Dependant
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Someone who is financially dependent on you, typically a partner. Annuity providers often require proof of this - such as a joint utility bill or mortgage/bank statement.


Dependant's pension annuity
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An option when buying an annuity that means, in the event of death, your annuity income may continue to be paid to a surviving spouse, civil partner, or dependant. If you choose for your annuity to be paid to a dependant, they may be asked to prove that they are financially dependent upon you.


Drawdown pension
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A drawdown pension is a way of generating an income whilst your pension fund remains invested. You decide when and how much income you drawdown from your investments. Referred to as ‘flexi-access drawdown’ under new rules from April 2015.  See also: Flexi-access drawdown.

Enhanced annuity
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An enhanced annuity is an annuity that pays a higher income to an individual if aspects of their lifestyle (such as smoking and drinking alcohol) or medical history may shorten life expectancy.


Escalation + inflation linking
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This describes the way in which an annuity income can grow each year - you may choose to have no increase (level annuity) or increase your annuity each year at a fixed rate (say 3% per year) or in line with the change in a measure of inflation, such as the Retail Prices Index (RPI) for example.

Final salary scheme
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Also known as a Defined Benefit scheme. With this type of pension, the amount of retirement income an employee gets is set in advance. The amount of income you get is based on the number of years you have been a member of the scheme and your salary.


Fixed term annuity
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A type of arrangement that offers a guaranteed income for a fixed term and a guaranteed maturity amount at the end of the term. At the end of the term you need to decide what to do with the remainder of your pension pot, which could include taking a lump sum payment or purchasing a further income.


Flexi-access drawdown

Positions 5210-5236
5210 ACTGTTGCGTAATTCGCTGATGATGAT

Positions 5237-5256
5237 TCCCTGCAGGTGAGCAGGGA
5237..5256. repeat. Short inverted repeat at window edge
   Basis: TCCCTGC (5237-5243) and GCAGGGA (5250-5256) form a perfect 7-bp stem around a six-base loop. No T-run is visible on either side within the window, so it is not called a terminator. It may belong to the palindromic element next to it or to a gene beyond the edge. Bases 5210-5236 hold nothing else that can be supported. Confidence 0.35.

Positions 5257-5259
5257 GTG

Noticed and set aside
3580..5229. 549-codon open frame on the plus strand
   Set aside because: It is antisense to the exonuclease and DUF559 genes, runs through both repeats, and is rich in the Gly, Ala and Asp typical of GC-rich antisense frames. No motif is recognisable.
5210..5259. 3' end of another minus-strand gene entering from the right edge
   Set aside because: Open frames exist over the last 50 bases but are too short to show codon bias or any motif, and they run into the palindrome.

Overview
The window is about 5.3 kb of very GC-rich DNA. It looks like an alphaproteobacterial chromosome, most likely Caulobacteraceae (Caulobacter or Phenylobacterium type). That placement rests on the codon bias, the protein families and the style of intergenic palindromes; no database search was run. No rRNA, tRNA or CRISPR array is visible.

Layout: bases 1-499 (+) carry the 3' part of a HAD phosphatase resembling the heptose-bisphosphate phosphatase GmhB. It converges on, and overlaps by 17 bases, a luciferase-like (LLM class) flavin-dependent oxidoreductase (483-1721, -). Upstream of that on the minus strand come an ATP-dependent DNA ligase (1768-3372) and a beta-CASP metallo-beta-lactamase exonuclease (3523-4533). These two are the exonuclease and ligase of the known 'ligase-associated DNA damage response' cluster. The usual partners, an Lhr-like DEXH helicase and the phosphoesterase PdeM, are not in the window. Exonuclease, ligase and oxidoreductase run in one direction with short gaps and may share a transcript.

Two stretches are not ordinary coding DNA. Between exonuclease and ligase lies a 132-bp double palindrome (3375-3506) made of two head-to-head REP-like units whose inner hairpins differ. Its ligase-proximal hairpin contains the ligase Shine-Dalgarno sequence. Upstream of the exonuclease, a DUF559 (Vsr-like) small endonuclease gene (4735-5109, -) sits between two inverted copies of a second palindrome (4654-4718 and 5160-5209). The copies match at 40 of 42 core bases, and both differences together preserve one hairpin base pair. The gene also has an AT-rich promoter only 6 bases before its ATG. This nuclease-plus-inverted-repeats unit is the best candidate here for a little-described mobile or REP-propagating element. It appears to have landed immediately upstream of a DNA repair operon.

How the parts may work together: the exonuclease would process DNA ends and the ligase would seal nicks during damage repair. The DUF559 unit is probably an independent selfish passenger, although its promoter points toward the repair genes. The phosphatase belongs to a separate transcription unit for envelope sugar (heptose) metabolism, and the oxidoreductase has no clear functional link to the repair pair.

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Allows you to draw any amount of income from your pension scheme without any restriction while leaving the pot invested. You can take 25% as a tax-free lump sum when you first decide you want to go into drawdown. Replaced Flexible Drawdown and Capped Drawdown from April 2015, though existing users of Capped Drawdown can continue in that plan.

Guarantee Period
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An annuity income is payable for as long as the annuitant - the person receiving the annuity - lives. If they die soon after purchasing an annuity, they may feel that they won't have had the best value. They can therefore choose a Guarantee Period (up to 30 years), which means that, if they die within that Guarantee Period, the annuity will continue to be paid for the remainder of that period. Annuitants can nominate anyone to receive the income from their Guarantee Period, either directly to the annuity provider or through their will.


Guaranteed Annuity Rate (GAR)
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A guaranteed income offered by some pension schemes if you take a lifetime annuity out with them – often hard to match if shopping around.


Guaranteed Minimum Pension (GMP)
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This is the part of the pension benefits built up in Defined Benefit schemes which relates to contracting out between 1978 and 1997, and is roughly equivalent to the amount of State Earnings Related Pension Scheme (SERPS) which would have been paid for that period. This is the minimum pension payable under the scheme. As GMP is a replacement of a state benefit, certain restrictions apply to the income you receive from it.

Impaired annuity
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An impaired annuity is an annuity that pays a higher income than a standard / conventional annuity for those who have significantly lower life expectancy due to an existing medical condition.

Joint life annuity (also called dependant's pension / annuity)